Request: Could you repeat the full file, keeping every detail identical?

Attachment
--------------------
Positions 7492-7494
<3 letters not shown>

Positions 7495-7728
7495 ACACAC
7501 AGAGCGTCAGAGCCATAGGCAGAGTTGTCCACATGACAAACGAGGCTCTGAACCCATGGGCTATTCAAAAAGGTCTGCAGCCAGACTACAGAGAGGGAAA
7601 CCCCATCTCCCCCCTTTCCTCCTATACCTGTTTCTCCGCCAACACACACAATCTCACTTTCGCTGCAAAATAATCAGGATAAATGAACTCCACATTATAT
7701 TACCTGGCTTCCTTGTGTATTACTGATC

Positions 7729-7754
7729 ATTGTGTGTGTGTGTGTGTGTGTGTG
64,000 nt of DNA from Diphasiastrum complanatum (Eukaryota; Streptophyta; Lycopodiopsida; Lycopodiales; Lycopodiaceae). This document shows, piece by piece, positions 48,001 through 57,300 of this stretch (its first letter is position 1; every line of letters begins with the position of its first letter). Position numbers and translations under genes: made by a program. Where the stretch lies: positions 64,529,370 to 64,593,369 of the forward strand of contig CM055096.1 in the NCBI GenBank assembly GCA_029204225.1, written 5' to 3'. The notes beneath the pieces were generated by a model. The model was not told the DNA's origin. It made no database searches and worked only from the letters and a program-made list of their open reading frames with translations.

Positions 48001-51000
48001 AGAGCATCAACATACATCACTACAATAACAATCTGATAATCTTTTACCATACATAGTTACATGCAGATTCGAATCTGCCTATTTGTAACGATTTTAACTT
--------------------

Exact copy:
Positions 7492-7494
<3 letters not shown>

Positions 7495-7728
7495 ACACAC
7501 AGAGCGTCAGAGCCATAGGCAGAGTTGTCCACATGACAAACGAGGCTCTGAACCCATGGGCTATTCAAAAAGGTCTGCAGCCAGACTACAGAGAGGGAAA
7601 CCCCATCTCCCCCCTTTCCTCCTATACCTGTTTCTCCGCCAACACACACAATCTCACTTTCGCTGCAAAATAATCAGGATAAATGAACTCCACATTATAT
7701 TACCTGGCTTCCTTGTGTATTACTGATC

Positions 7729-7754
7729 ATTGTGTGTGTGTGTGTGTGTGTGTG
64,000 nt of DNA from Diphasiastrum complanatum (Eukaryota; Streptophyta; Lycopodiopsida; Lycopodiales; Lycopodiaceae). This document shows, piece by piece, positions 48,001 through 57,300 of this stretch (its first letter is position 1; every line of letters begins with the position of its first letter). Position numbers and translations under genes: made by a program. Where the stretch lies: positions 64,529,370 to 64,593,369 of the forward strand of contig CM055096.1 in the NCBI GenBank assembly GCA_029204225.1, written 5' to 3'. The notes beneath the pieces were generated by a model. The model was not told the DNA's origin. It made no database searches and worked only from the letters and a program-made list of their open reading frames with translations.

Positions 48001-51000
48001 AGAGCATCAACATACATCACTACAATAACAATCTGATAATCTTTTACCATACATAGTTACATGCAGATTCGAATCTGCCTATTTGTAACGATTTTAACTT